Monday, December 05, 2011

Why do Christmas lights burn out when they aren't being used and other mysteries of the holiday season

I am not a handy man. I'll get that off my less than hairy chest right up front. I would just as soon pay someone else to be handy for me, such as hang Christmas lights on my gutters. But I am not an overly wealthy man, either. So I must hang Christmas lights myself.

And I am not trying to suggest that hanging Christmas lights on your gutters is a complicated task, either. It just requires a great deal of logistical planning and manipulation of ladders and hooks and lights that I'd just as soon not engage in. I am not even sure how or why stringing lights on the outside of your house became closely associated with the birth of the baby Jesus. It's not as though the Bible said something like "Behold they wrapped him in swaddling clothes and laid him in a manager beneath some pretty bitching LED icicle lights."

I'm pretty certain the Bible never uses the phrase "pretty bitching" anywhere. At least not in the King James version. Though I'm not a Bible reading man either.

I hang lights on the outside of my house not because of any religious significance or symbolism, but because my neighbors do and I have kids. Peer pressure and parenthood are two major forces in life to reckon with.

Regardless, I spent the better part of two and a half hours on Sunday on my roof stringing white, LED icicle lights along my gutters. This was my second year decorating with lights. Before that we lived in a two-story house with a roof so high off the ground there was no way I could even reach the gutters with my ladder let alone string lights. Last year I dutifully moved a step ladder along the gutter pushing on small plastic clips designed for stringing Christmas lights. It was a finger  (and mind) numbing experience. When I took the lights down last year, I left the hooks up thinking it would save me tons of time this year.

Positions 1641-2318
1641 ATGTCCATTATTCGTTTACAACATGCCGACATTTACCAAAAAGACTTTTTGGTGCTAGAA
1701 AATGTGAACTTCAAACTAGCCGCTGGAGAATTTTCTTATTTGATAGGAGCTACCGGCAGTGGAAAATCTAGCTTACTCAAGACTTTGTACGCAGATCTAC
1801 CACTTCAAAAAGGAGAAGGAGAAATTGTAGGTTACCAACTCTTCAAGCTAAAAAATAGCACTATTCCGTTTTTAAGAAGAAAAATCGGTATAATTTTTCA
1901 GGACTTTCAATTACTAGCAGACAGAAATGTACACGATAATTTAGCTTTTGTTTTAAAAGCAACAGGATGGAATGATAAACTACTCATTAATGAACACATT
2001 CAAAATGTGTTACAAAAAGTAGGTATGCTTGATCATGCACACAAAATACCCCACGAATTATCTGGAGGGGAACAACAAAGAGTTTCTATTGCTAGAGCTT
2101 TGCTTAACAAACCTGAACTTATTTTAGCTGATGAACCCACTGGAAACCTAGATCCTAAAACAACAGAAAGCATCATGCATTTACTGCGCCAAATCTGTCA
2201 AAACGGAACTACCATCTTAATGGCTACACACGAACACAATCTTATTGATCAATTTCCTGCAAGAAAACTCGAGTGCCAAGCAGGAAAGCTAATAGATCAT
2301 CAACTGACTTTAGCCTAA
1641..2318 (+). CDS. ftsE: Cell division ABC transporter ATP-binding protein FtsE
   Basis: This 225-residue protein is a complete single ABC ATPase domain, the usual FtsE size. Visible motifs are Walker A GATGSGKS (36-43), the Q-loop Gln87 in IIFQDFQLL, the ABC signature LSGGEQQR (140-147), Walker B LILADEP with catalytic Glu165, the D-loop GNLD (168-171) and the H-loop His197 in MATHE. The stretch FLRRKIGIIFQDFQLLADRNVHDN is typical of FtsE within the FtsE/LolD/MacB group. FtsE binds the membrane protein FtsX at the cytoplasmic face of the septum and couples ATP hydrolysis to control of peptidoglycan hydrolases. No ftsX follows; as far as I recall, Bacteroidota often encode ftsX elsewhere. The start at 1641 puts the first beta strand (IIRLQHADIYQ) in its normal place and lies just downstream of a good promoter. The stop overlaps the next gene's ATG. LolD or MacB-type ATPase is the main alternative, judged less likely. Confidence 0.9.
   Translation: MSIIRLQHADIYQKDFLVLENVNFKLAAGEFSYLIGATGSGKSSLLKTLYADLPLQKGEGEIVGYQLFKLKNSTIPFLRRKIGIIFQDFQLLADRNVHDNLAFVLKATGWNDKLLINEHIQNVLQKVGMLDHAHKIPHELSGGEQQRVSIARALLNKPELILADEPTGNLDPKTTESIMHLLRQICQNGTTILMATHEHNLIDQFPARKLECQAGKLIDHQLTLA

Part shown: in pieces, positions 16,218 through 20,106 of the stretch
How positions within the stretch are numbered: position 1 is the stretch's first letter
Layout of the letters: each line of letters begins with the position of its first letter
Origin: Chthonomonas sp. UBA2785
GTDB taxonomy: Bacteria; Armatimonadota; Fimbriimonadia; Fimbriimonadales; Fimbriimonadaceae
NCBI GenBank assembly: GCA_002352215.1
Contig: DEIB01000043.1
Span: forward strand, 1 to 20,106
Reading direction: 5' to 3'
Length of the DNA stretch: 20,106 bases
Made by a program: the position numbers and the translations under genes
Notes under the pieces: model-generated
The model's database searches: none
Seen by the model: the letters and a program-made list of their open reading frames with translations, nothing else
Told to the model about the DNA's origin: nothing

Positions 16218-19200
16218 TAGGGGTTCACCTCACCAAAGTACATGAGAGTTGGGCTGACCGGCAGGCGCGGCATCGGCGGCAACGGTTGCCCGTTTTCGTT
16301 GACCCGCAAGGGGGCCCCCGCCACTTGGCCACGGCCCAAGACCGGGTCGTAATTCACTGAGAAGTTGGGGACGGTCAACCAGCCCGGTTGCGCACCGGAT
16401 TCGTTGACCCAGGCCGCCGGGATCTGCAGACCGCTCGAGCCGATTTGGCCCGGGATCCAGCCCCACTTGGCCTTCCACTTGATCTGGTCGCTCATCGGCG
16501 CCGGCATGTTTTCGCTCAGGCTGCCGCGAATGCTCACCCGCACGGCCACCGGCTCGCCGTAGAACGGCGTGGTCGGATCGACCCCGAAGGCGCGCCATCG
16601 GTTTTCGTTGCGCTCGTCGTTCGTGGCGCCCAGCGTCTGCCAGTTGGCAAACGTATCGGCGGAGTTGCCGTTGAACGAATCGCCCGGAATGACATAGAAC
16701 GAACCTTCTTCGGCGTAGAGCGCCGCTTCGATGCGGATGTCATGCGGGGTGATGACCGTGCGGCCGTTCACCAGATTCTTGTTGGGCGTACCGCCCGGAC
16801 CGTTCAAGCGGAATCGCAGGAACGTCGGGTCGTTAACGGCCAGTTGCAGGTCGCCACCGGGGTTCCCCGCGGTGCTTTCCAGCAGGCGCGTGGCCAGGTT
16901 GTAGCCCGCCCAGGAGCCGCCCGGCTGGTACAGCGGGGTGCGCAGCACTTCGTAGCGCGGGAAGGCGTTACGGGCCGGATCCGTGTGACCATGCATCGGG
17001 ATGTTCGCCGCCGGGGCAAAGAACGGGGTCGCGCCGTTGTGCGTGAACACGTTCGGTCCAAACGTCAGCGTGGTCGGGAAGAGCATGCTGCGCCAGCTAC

I decided to just climb up on my roof this year to save the hassle of moving the ladder six or seven times along the gutter to place the lights. So I hoisted up about five sets of lights onto the roof, plugged the first set into an outdoor outlet and began pushing the light wires onto the plastic hooks. But I discovered that a year of being out in the elements had rendered the small plastic hooks extremely brittle. So as I pushed the wire into them, 90 percent of the hooks snapped off.

So, I went back down the ladder and retrieved a box of new hooks I'd purchased but hadn't used the year before. As I'm climbing back up on the roof, I notice that the gutters are pretty full of leaves. I decided that as long as I was up there I might as well clean the gutters. So back down the ladder for gloves and a trowel. I went back on the roof and slid along the edge of my roof scooping out soggy piles of leaves and debris.

Even in real life I digress a great deal and branch off on tangents from my original tasks just as I digress here in my blog on a multitude of topics. But I digress.

With gutters clean, I got back to the lights. The first set went up fairly smoothly. Then I plugged the second set into the first one. One section of the set didn't light up.

Okay, these are the same lights that were working fine when I packed them up a year ago. They have been sitting untouched in a plastic bin in a closet in our basement until I carried them upstairs after Thanksgiving. How is it possible for any of them to burn out when they weren't being used? And what ever happened to the promise most lights have about the others staying lit when one burned out? I had a two-foot section that wasn't lighting up.